Another gorgeous weekend basking in incredible autumnal weather. We had my two nephews staying and took them to the local trout farm where we tried our hand at a spot of fishing. Imagine the excitement when my five-year-old nephew caught his first fish! Once he'd met his maker courtesy of a sharp tap to the head, we took the fish home to cook for the boys tea. Anticipating some resistance and cries of 'Yuk - don't like it', I picked up some oven chips on the way home so that I could 'sell' the meal as an exciting treat of 'fish and chips'.
I needn't have worried. Those brave boys were fascinated as they watched my husband gut the fish, stuff the cavity with herbs and place it in the fish kettle to steam. Served with chips and peas they declared their catch to be 'delicious' and ate absolutely masses. A great result all round and so good for them to catch their own food. Sadly I forgot to take the camera with me but I thought you might enjoy the story!
A few weeks ago I helped organise a hen party for one of my closest friends. She loves good food and we based the evening around a special dinner cooked by all of her girl friends. Each 'hen' prepared a part of the meal whether it be a pre-dinner nibble, a vegetable side dish, starter or post-meal chocolate. I was in charge of a main course for fifteen people. I quickly decided that a one-pot dish would be easiest and hauled out my biggest casserole dish. I'd noticed that the first of the season's venison had appeared in the window of the local butcher. I adore venison and we eat quite a bit of it - it is such a lean meat and lends itself to all kinds of dishes. Often we enjoy venison steaks with redcurrant jus and bubble and squeak. We often choose venison sausages if we want a night of comfort food - just a little lower in fat than regular sausages. Venison is also great with oriental flavours and we sometimes serve strips of steak on top of stir-fried vegetables and noodles dressed with plenty of soy sauce. But my favourite way to enjoy this full-flavoured meat is braised slowly in red wine until it falls apart.
The recipe I'm sharing is a real favourite - it is a Nick Nairn recipe from BBC Good Food. I rarely tweak it although I vary the vegetables according to what I have to hand. The trick is to cook it on a low heat for a long time. The redcurrant jelly is really important here so don't leave it out although you could substitute a different fruit jelly - bramble, rowan or quince might work well. The sweetness works beautifully with the earthy, gamey flavour of the meat. The recipe is very easily doubled or halved and freezes well too. As with all casseroles, flavour improves if made a day in advance.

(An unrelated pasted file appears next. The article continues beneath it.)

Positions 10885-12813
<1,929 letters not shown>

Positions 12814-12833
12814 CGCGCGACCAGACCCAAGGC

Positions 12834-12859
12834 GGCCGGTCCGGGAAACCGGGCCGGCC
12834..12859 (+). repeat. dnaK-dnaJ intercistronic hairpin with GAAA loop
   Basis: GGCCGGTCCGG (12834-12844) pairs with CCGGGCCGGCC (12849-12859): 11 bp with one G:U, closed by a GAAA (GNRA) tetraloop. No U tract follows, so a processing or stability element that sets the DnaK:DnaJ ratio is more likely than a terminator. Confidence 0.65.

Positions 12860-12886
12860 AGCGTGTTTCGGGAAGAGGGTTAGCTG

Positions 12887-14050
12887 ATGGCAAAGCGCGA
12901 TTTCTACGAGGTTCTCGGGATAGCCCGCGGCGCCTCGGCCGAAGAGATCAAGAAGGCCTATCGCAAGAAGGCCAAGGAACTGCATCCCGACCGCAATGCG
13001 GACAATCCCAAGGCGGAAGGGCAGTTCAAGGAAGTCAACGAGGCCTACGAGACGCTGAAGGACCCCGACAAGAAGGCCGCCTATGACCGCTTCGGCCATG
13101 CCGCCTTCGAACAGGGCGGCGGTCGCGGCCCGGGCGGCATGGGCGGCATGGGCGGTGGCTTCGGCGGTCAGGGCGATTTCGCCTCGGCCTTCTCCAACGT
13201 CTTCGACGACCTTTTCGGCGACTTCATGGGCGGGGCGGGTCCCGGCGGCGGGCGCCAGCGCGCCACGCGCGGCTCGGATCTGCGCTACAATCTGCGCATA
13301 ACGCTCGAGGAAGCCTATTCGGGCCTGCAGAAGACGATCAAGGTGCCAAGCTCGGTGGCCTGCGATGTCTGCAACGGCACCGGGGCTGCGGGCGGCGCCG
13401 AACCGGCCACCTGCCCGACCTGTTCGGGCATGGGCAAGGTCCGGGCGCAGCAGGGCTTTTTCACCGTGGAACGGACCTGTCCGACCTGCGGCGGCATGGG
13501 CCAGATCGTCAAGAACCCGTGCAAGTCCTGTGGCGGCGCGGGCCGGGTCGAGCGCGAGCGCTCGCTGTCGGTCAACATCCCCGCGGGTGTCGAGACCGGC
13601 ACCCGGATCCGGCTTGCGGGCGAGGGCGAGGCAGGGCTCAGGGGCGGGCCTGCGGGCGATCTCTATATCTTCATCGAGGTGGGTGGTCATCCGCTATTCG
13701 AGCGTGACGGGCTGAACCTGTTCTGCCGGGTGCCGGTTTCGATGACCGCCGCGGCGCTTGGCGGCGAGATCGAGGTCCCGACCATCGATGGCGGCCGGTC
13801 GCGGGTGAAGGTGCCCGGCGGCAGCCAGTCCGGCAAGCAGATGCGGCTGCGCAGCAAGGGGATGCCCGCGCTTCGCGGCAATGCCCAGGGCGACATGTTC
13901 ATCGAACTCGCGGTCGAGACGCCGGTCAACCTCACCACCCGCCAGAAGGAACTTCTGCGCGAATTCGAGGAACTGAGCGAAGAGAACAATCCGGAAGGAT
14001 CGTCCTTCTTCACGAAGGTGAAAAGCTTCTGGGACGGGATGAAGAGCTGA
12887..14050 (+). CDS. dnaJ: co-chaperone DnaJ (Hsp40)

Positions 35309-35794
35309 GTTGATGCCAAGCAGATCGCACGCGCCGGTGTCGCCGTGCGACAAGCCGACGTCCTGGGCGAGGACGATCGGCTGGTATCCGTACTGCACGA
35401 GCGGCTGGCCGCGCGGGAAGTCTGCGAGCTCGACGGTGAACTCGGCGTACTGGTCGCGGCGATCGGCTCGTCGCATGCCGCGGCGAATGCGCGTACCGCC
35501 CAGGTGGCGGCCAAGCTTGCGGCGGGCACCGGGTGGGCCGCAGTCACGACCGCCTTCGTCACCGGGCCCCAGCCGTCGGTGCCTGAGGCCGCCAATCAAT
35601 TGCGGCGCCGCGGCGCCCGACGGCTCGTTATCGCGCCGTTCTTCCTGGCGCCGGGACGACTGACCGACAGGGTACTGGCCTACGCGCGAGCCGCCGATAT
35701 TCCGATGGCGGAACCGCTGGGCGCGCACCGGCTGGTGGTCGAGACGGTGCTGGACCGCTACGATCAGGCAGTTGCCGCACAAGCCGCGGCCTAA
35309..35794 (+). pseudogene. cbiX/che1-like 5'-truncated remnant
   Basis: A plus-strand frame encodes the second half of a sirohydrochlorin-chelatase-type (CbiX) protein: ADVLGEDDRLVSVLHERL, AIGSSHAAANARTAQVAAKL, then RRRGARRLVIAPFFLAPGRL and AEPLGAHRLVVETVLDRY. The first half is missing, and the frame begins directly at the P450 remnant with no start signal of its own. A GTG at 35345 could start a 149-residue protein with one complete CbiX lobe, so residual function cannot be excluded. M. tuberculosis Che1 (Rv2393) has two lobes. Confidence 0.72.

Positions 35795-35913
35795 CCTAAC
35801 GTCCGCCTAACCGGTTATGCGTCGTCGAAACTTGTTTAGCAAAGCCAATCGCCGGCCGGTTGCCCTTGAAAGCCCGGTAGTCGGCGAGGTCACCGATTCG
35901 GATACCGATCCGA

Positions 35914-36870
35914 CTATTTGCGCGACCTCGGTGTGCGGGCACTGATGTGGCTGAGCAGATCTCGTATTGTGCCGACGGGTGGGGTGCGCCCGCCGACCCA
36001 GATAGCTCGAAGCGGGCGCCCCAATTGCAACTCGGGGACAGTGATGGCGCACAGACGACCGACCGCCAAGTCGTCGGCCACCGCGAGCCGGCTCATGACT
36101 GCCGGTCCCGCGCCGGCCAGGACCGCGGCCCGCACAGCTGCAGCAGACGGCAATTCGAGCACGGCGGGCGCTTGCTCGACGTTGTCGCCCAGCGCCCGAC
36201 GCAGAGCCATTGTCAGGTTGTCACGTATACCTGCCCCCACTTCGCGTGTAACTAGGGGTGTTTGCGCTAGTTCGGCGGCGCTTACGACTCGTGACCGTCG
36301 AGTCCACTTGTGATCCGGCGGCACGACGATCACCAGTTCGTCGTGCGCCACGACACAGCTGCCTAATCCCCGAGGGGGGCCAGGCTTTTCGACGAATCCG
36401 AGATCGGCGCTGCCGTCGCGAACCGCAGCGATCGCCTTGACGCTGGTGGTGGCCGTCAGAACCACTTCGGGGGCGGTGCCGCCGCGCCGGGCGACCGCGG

Apologies for the photos - it is so hard to make a stew look enticing in a photograph. I also forgot to take any photos of the 'finished' dish which was a much deeper colour with the tender meat falling apart.
1 garlic clove
2 heaped tbsp redcurrant jelly
450ml red wine
450ml beef stock
2 sprigs thyme
1 bay leaf
1. Pre-heat the oven to 160C (fan oven). Roughly chop all the vegetables in preparation.
2. Heat some oil and butter in a large casserole and add the onions, carrots, swede and celery. Fry for a few minutes until golden. Crush the garlic and add to the pan. Stir to combine and then set the vegetables to one side.
3. Sprinkle the meat with seasoned flour and mix to coat. Add a little more oil to the casserole and brown the meat in batches. Set aside with the vegetables.
4. Add the wine and jelly to the pan and bubble away, scraping up all the bits that have stuck to the bottom of the pan. Pour in the stock, thyme and bay leaf before adding the meat and vegetable back to the pan. Stir to combine and then bring to the boil. Cover and cook for minimum 2 hours (my preference would be to cook for longer at a slightly lower heat but it depends how much time I have!).
5. Remove the bayleaf and serve. Great with mashed potatoes and braised red cabbage or savoy cabbage flavoured with juniper.